In a continuing collaboration with Scott over at Straight to the Bar, we will be writing about some things that you might be able to do locally throughout the month of April. This week I will wrap things up by sharing some ways to find local races, especially inaugural races.
What is an inaugural race?
Inaugural races refer to the first time that a race is run. That could mean the first race in a series, but it usually refers to a race that has just been organized for the first time. Brand new races can sometimes be hard to find, but it can be worth it when you find a good one.
Why would you want to run an inaugural race?
The best reason to run a local inaugural race is so that you can become a streaker. If the race lasts, and many races don’t, then you can become one of the few people who have run in every single one year after year. After a decade or so, the race organizers will usually start recognizing the folks that have supported them year in and year out.
Another reason to run in an inaugural race is that it may not yet be very popular so it can give you a good opportunity to compete in a good race in a small crowd. That might mean that you can score an easy age group award or even set a course record, which is always worth bragging rights.
One thing to be aware of, though, is that races don’t always get things right in the first year. If the organizers are experienced then you won’t have anything to worry about, but you may want to arrive early and with plenty of your own amenities just in case it takes a long time to register or there isn’t adequate water or post-race refreshments.
How can you find an inaugural race?
There are a few ways to find out about them, and you can use these methods equally well to find out about established races if you aren’t sure what is in your area at any given time of the year.
- Join a local club, team or running group and make sure that you get their newsletters and are on their email lists. You’ll get notifications about new races and requests to volunteer pretty consistently. Up here, the Maine Track Club is very good about keeping its members informed of any upcoming races or volunteer needs.
- Keep an eye on your local USATF chapter. I keep track of both the New England and Maine websites and goings on. If you live outside of the United States then you will obviously want to follow your local governing organization instead.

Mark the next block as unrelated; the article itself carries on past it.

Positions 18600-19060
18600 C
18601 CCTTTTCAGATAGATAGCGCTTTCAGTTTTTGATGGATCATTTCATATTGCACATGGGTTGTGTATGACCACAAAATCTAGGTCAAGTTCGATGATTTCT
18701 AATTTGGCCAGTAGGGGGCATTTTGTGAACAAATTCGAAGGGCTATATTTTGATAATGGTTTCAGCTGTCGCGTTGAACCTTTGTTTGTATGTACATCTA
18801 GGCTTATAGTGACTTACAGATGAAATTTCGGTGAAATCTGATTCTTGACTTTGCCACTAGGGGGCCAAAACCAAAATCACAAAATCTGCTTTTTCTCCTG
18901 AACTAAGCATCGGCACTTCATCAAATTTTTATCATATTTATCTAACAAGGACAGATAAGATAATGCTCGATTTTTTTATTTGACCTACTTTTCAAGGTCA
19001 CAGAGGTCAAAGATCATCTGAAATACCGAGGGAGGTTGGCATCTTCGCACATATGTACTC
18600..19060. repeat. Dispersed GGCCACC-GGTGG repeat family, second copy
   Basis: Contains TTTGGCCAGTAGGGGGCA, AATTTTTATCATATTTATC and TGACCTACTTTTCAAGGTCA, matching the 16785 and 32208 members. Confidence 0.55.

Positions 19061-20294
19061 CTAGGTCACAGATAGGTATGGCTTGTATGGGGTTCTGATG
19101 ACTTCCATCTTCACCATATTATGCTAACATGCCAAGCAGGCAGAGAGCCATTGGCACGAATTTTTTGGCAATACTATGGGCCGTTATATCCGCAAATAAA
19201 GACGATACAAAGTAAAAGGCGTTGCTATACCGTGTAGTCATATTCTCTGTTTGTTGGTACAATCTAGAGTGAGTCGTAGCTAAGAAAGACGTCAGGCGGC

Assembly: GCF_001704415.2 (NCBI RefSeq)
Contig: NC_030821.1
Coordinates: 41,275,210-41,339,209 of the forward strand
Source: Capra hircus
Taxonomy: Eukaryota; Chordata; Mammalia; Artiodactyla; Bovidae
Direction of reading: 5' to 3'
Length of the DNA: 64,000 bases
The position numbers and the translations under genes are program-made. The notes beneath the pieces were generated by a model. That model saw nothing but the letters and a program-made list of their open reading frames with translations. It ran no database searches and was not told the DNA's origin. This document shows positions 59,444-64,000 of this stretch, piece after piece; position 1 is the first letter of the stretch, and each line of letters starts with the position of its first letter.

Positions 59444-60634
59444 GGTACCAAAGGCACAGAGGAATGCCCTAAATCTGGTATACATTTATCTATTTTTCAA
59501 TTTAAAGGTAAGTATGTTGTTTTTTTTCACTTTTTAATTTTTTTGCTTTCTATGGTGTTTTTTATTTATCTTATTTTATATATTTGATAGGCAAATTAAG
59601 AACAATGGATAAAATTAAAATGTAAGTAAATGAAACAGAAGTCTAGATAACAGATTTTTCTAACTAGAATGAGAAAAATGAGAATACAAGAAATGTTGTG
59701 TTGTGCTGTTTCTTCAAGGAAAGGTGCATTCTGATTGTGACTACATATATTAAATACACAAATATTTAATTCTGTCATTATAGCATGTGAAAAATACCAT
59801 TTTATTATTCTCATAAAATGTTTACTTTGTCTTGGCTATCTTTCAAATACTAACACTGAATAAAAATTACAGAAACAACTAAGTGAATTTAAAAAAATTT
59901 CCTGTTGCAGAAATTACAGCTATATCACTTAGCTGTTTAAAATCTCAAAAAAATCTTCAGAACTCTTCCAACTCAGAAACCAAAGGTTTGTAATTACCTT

- Visit a local running shoe store. They may have a bulletin board available for race directors to pin their flyers, and will at least advertise any races that they are involved with or are sponsoring.
- Go to other local races and always peruse the table set out for fliers belonging to other events. Any race director worth his salt is going to get his race onto the tables at as many other races as possible to drum up some interest. Especially in small local races, there usually aren’t any fees so it may be the only marketing that a new event will be able to afford to do.
- Subscribe to a local magazine (in my case, New England Runner) and keep an eye on the race calendars listed in the magazine. You can also check their websites. The bonus of subscribing to a regional magazine is that every month or two you can read about the local news and look for pictures of people you know or race against.
- Look for races on running websites such as MarathonGuide.com, , Active.com and similar sites to see what shows up near you on their calendars.
- Subscribe to Google Alerts for keywords about races in your area. For example, you might set up a weekly search for “races in Portland, Maine” for local races near me.
- Keep an eye out in your local newspaper for articles about new races. Most sports sections will list upcoming events on at least a weekly basis.
- Last but not least – ask fellow runners what they’ve heard of. Runners are a pretty chatty bunch, and if your running partners are starting their own races they might know somebody who is or have at least heard of a new race in your area.
So those are the methods that I use to find out about new races, or any races in my area. Sometimes they can be tough to find out about until after they have happened since new races tend to have small budgets and their is not usually a lot of word-of-mouth buzz around them.
Is there anything that I’ve missed that you think aught to be included on the list?
Leave a comment below.